# showing that $\lim_{n \to \infty} \int_{\mathbb R} \frac{\sin^n(x)}{x^2} \, dx= 0$

I want to use the dominated convergence theorem to show that: $$\lim_{n \to \infty}\int_{\mathbb R} \frac{\sin^n(x)}{x^2} \,dx =0$$

I want to make sure my approach is correct. Since $|\sin x| \le 1$, we have that $\forall x \neq 0$:

$$\bigg | \frac{\sin^n(x)}{x^2} \bigg | \le \frac{1}{x^2}$$

So I define $g(x) = x^{-2} ~~\forall x \neq 0$ and $g(x) = 0$ if $x = 0$. Then $g$ is integrable and $|f_n(x)| \le g$, where

$$f_n(x) = \frac{\sin^n(x)}{x^2}$$

So therefore, by DCT, as $f_n \to 0$ pointwise, we can interchange the limit and integral:

$$\lim_{n \to \infty}\int_{\mathbb R} \frac{\sin^n(x)}{x^2} \,dx = \int_{\mathbb R} \lim_{n \to \infty} \frac{\sin^n(x)}{x^2} \, dx = \int0\,dx = 0$$

I'm just wondering if this is the correct approach given the way I construct $g$. My thinking is that $1/x^2$ is integrable everywhere except for a set of measure zero $(-\varepsilon, \varepsilon)$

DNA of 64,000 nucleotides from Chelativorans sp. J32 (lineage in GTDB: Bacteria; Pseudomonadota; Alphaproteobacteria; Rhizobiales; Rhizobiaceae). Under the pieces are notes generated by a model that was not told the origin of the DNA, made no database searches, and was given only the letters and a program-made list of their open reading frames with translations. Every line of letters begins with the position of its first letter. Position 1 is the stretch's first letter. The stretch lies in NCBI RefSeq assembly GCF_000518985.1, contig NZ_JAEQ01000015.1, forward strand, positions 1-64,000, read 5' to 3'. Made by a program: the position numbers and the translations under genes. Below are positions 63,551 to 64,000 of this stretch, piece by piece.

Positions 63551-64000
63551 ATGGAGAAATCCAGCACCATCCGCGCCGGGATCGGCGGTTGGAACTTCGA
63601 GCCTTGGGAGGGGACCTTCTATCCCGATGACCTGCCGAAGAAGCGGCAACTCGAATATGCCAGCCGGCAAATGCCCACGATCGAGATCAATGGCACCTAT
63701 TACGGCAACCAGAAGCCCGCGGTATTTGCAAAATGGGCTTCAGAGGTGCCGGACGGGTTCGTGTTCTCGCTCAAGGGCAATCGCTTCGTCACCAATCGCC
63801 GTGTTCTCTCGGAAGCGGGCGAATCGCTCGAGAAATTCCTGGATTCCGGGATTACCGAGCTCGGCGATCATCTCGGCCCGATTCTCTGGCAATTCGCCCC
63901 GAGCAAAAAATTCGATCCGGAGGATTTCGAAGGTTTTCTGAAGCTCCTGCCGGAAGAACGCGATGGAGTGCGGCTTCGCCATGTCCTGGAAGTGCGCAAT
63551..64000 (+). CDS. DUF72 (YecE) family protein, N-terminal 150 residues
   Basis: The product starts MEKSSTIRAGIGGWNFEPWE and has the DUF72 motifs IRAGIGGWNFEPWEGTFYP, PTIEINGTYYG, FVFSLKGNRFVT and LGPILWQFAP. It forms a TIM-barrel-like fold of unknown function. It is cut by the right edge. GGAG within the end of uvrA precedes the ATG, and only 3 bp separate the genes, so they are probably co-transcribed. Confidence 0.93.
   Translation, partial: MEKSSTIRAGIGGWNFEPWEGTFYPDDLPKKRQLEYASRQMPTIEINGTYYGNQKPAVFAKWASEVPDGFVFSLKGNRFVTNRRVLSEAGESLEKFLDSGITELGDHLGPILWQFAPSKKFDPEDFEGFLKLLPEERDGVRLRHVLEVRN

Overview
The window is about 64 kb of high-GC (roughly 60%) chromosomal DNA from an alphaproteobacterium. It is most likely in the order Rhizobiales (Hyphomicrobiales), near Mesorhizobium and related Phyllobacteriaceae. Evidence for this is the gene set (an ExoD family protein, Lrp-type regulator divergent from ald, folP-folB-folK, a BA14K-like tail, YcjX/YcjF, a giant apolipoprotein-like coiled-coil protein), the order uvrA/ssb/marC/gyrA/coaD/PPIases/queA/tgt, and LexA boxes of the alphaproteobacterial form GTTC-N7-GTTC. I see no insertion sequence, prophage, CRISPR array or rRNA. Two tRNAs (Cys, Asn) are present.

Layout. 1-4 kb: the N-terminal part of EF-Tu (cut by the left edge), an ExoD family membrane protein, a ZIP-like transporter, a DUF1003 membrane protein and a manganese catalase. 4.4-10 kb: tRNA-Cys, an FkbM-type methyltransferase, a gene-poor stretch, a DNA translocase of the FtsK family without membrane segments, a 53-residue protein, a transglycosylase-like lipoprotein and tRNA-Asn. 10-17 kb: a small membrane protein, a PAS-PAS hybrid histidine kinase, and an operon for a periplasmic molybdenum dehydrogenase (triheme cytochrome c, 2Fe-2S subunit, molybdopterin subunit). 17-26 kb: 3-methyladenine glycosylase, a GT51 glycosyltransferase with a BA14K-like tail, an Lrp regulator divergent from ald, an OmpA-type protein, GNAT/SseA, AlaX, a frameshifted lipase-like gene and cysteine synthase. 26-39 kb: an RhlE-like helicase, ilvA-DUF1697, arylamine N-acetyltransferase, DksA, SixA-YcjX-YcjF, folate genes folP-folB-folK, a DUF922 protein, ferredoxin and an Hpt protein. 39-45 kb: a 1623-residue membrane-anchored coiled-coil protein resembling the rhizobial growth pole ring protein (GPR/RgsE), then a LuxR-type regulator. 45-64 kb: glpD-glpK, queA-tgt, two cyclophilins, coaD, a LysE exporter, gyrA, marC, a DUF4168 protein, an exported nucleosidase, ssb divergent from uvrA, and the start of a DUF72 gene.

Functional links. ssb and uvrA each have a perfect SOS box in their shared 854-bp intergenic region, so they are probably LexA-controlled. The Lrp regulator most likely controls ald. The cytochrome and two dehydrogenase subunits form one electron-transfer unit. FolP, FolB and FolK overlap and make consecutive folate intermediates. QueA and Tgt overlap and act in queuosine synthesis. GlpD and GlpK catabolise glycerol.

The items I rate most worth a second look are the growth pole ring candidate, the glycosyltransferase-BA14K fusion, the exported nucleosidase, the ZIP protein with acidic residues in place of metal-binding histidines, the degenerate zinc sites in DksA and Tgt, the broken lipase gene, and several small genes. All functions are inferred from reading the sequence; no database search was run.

My thinking is that $1/x^2$ is integrable everywhere except for a set of measure zero $(-\epsilon, \epsilon)$.
That's not a set of measure zero, because it has measure $2\epsilon > 0$. Your dominating function is not integrable, because $$\int_0^{\infty} \frac 1 {x^2} \, dx \ge \int_0^1 \frac 1 {x^2} \, dx = \infty.$$ You need to handle a neighborhood of zero as a special case when you're finding an integrable majorant.
Here is an approach to fixing the proof. Using the fact that $|\sin x| \le |x|$ for all $x$, we actually have the estimate
$$\frac{|\sin^n x|}{x^2} \le \left\{\begin{array}{cc}1/x^2 & |x| \ge 1\\ 1 & |x| < 1\end{array}\right.$$
provided that $n \ge 2$. Now the function on the right actually is integrable on $\mathbb{R}$.